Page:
Maryland, my yummy Maryland

Celebrate Maryland Day today with a Free State spread

Celebrate Maryland Day today with a Free State spread

March 25, 2009|By CRYSTAL SCHELLE

Born and raised in Washington County, I've always loved my home state. I can tell you the state flower is the black-eyed Susan, the state cat is the calico, the dog is the Chesapeake Bay retriever and the state song is "Maryland, My Maryland."

Although I've never competed in the state sport of jousting, I have on several occasions sampled the sweet meat of Maryland blue crabs.

But Maryland food consists of more than just blue crabs laden in salt and Old Bay seasonings or served as a soup.

Maryland is divided in its cuisine. Here, in the western part of the state, we are most influenced by Pennsylvania Dutch settlers. Those living closer to the Eastern Shore see a more English influence. But either way food is served, it all reminds me of home.


Here are just a few dishes that have long been associated with Maryland:

o Chesapeake Bay oysters: The mollusks were once so plentiful that many Baltimore streets were surfaced with oyster shells. Raw, fried or stewed, oysters continue to be a Free State favorite. And when I was growing up, Dad always requested oyster stuffing for Thanksgiving. Although disease has caused a decline in the oyster harvest, the Oyster Recovery Partnership, a government and business collaboration, was established in 2008 to ensure future Marylanders can partake.

o Steamers: Ask Washington County natives to describe a steamer and they will tell you it's not a sloppy joe. Steamers are made from boiling hamburger and chili sauce, giving it just enough kick.

o Maryland fried chicken: My friend, who lives in Kentucky (home to another famous fried chicken), Facebooked me the other day just to let me know how excited she was to try Maryland fried chicken for the first time. Some recipes call for the chicken to be served with a white gravy, but that's not the tradition I grew up with. There's an argument that Maryland fried chicken is really Southern fried chicken, because, technically, we are the South.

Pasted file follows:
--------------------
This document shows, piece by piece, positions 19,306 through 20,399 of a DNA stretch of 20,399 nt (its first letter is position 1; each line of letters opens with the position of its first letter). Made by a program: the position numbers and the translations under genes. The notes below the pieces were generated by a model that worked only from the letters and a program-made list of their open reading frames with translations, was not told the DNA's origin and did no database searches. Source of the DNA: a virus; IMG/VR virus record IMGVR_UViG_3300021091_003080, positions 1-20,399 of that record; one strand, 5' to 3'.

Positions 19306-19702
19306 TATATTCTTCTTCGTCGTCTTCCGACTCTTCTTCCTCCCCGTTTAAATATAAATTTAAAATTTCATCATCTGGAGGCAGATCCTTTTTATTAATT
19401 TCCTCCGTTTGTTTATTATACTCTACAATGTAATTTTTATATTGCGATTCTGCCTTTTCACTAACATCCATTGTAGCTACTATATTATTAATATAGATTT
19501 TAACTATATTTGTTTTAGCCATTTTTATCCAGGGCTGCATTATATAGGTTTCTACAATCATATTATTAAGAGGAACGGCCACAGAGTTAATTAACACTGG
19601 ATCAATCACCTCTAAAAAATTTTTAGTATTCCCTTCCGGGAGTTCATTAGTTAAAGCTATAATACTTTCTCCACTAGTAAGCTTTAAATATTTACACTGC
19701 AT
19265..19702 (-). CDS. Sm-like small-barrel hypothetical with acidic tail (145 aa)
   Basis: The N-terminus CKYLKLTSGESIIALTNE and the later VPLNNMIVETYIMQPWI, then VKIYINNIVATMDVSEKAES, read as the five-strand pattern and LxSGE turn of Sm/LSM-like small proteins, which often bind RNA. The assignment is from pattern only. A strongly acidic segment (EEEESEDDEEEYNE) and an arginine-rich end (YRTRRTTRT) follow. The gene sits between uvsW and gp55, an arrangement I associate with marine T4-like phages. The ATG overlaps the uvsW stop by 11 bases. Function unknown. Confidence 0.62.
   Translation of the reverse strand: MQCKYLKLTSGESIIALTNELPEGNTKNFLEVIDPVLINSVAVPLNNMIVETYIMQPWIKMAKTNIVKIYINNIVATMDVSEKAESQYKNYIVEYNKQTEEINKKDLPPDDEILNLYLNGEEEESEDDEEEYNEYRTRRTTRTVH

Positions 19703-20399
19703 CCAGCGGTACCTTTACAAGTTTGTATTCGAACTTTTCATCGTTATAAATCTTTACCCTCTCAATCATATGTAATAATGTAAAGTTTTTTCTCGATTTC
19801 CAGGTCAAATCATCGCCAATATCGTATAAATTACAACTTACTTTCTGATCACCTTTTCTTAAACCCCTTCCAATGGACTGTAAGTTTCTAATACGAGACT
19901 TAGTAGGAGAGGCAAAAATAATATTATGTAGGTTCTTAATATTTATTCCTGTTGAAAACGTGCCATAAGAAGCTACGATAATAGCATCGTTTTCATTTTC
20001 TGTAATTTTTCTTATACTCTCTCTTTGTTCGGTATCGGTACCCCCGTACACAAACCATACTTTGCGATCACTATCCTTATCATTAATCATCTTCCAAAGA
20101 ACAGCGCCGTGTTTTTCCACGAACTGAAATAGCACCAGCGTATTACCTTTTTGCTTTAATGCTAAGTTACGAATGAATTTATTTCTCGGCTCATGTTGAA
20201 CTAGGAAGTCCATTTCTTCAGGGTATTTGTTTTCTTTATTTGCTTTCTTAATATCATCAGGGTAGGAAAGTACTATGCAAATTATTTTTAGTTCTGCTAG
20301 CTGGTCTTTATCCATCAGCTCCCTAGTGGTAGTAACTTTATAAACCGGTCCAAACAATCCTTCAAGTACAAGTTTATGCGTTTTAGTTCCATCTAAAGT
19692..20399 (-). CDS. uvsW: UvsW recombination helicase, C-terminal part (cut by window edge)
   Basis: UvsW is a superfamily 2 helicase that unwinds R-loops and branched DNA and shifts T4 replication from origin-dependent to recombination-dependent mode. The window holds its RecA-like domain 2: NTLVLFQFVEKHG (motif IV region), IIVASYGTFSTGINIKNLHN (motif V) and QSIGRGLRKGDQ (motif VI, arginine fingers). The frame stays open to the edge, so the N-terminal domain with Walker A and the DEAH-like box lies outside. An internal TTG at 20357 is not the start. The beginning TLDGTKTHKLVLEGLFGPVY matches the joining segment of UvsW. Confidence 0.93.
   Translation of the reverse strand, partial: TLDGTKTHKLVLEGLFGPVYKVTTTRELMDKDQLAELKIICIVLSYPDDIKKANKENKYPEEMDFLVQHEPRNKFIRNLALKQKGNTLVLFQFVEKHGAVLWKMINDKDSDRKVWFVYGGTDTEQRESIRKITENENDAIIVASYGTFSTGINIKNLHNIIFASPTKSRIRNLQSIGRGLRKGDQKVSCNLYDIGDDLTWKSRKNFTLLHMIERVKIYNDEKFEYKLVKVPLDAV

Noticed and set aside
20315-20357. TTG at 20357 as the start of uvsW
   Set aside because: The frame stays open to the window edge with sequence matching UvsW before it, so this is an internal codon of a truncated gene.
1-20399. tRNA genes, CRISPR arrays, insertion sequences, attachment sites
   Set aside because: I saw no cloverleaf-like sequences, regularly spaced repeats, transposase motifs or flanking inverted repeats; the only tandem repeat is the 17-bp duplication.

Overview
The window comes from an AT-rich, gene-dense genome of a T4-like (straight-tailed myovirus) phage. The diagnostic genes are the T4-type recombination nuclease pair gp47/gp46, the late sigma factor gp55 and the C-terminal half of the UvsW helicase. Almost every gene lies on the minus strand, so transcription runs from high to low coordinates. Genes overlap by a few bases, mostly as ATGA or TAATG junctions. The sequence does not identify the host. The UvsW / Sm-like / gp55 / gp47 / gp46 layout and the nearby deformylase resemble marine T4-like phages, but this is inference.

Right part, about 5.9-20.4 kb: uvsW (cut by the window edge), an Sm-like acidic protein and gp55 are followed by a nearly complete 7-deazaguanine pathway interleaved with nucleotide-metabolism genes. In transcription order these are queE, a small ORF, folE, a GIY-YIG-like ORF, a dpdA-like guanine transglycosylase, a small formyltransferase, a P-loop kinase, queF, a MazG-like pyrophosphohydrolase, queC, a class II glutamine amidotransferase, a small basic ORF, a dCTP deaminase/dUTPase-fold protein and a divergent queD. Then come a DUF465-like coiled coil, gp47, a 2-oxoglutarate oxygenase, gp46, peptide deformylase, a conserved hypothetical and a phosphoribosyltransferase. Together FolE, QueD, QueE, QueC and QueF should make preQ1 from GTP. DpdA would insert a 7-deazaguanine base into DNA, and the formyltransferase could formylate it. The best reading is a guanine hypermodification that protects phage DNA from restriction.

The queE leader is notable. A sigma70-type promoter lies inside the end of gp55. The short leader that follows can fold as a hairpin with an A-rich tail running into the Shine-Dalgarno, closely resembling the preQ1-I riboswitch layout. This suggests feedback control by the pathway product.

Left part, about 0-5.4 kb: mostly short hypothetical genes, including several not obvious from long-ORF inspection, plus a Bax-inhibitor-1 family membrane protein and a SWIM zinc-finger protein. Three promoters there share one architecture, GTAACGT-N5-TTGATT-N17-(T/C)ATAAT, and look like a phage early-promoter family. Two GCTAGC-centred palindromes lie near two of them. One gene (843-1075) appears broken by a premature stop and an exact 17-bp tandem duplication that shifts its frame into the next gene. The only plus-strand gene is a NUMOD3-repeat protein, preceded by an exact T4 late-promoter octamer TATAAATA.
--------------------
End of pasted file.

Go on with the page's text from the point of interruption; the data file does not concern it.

o Country ham sandwiches: Ham curing has a long tradition in Maryland. A popular fundraising sandwich, at least in Washington County, country ham sandwiches are, in my opinion, served best in a soft potato roll.

o Maryland beaten biscuits: Beaten biscuits are said to date from the early days of southern Maryland plantations. Purists believe in lard for flaky biscuits and use an old mallet to actually beat the biscuit dough.

o Smith Island 10-layer cake: Someone on the Chesapeake Bay island must have had a sweet tooth with this 10-layer yellow cake with chocolate frosting. It's been such a tradition that people specifically order the cakes from the island today. Oh, by the way, it's the official dessert of Maryland. Find the recipe at

Maryland fried chicken

2 1/2 to 3 pounds of fryer chicken, cut up
2 cups all-purpose flour
1 teaspoon salt
1 teaspoon paprika
1/4 teaspoon pepper
2 medium-sized eggs
2 tablespoons milk (buttermilk or water is fine)
2 cups of dry bread crumbs or crumbled corn flakes
1/2 teaspoon salt
Vegetable oil for frying

Mix flour, salt, paprika, pepper in a shallow bowl. In another bowl, mix eggs and milk. In a third bowl, mix together crumbs and salt.

In a frying pan, heat vegetable oil over high heat, coating the bottom about 1/4-inch deep. Oil should be popping to show that it's hot enough. Arrange bowls from left to right - flour mixture, egg mixture and crumb mixture.

Dredge chicken in flour mixture, then in egg mixture, then in crumb mixture. Carefully place chicken pieces in oil. Fry on each side about 10 minutes. Turn heat to low. Cover pan with lid.

Be sure to flip thighs and breasts at least twice. Cook for 30 to 40 minutes more or until juices run clear. Remove lid and continue to cook for 5 minutes.

Cook's notes: You'll need a nice-sized pan and a lid that will cover the chicken. For an added spice, throw in 1 teaspoon of Old Bay seasoning.

--Courtesy of Crystal Schelle

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